27 March 2006

Gilligan speaks out

The journalist at the centre of the storm over the death of weapons expert Dr David Kelly has defended his reporting, in an interview with a Sheffield lecturer.

Andrew Gilligan’s story, on BBC Radio 4’s Today programme, alleged that the UK Government had “sexed up” its intelligence dossier in the build-up to the Iraq war. The story was denied by the government and became the subject of the Hutton Inquiry, following the death of the confidential source, Dr Kelly.

Andrew Gilligan

Three years on, Andrew Gilligan spoke at length to Tony Harcup, senior lecturer in journalism at the University of Sheffield. In the interview, published in Journalist magazine (April/May 2006), Andrew Gilligan reflects on what the affair has taught him.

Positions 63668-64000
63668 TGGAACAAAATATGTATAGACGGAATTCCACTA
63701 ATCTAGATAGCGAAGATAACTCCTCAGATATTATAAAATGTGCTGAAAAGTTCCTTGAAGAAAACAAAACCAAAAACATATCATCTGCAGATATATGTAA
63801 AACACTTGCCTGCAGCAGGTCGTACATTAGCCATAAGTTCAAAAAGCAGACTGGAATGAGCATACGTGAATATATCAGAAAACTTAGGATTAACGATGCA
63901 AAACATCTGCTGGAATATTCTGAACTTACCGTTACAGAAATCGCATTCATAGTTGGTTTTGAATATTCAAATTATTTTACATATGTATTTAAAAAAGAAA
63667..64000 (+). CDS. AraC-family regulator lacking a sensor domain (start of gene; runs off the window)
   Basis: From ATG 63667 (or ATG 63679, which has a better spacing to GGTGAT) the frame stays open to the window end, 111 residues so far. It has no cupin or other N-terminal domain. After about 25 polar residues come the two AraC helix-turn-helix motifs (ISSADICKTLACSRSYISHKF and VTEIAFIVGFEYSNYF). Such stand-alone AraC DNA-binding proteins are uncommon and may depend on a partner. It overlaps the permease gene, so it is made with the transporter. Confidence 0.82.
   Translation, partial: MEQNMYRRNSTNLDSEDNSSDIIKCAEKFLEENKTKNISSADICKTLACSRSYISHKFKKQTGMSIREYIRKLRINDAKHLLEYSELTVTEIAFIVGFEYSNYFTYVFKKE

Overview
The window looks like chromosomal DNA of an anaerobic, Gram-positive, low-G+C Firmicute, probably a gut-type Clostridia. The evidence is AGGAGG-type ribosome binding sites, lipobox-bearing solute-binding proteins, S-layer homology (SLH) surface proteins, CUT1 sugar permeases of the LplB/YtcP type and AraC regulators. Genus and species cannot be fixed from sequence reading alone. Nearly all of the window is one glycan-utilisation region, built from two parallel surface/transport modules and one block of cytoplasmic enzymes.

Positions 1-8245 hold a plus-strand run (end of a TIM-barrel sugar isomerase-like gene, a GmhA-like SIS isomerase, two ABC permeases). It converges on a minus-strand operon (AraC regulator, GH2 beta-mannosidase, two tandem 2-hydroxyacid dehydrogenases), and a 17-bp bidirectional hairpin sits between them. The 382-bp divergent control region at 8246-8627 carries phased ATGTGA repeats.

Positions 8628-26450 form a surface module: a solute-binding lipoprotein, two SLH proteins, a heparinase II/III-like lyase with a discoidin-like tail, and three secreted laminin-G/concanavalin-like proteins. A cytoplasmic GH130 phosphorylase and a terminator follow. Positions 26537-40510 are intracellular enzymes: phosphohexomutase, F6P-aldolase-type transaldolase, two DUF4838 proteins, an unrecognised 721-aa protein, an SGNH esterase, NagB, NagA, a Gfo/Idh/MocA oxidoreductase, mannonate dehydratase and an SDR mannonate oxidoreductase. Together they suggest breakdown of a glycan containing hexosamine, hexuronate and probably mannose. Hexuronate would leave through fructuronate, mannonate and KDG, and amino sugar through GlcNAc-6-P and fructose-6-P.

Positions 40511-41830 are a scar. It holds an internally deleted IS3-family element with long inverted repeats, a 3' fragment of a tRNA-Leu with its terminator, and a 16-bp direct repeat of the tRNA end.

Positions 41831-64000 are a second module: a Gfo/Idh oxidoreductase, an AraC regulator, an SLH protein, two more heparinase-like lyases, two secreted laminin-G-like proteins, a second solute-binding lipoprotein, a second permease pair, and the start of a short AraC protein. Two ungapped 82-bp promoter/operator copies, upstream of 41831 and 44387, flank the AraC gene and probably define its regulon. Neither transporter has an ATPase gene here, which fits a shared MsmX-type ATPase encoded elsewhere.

“The principal lesson is that journalism needs to be readier to defend itself,” he says. “The trouble is that a lot of the understanding of my story has been in the light of what happened afterwards, and because it resulted in the resignations of the chairman and director general of the BBC, then it must have been a terribly bad story.”

He argues that, although mistakes were made, the “sexing up” story was essentially true.

Commenting on the role of journalists, Andrew Gilligan adds: “We are trying to open a cupboard and shine a torch around – a feeble torch in a very large cupboard – and we don’t know what’s in the bits of the cupboard we can’t see, and some of those bits are deliberately not shown to us.”

Andrew Gilligan is one of several journalists interviewed for Tony Harcup’s forthcoming book, The Ethical Journalist, which will be published by Sage in 2007.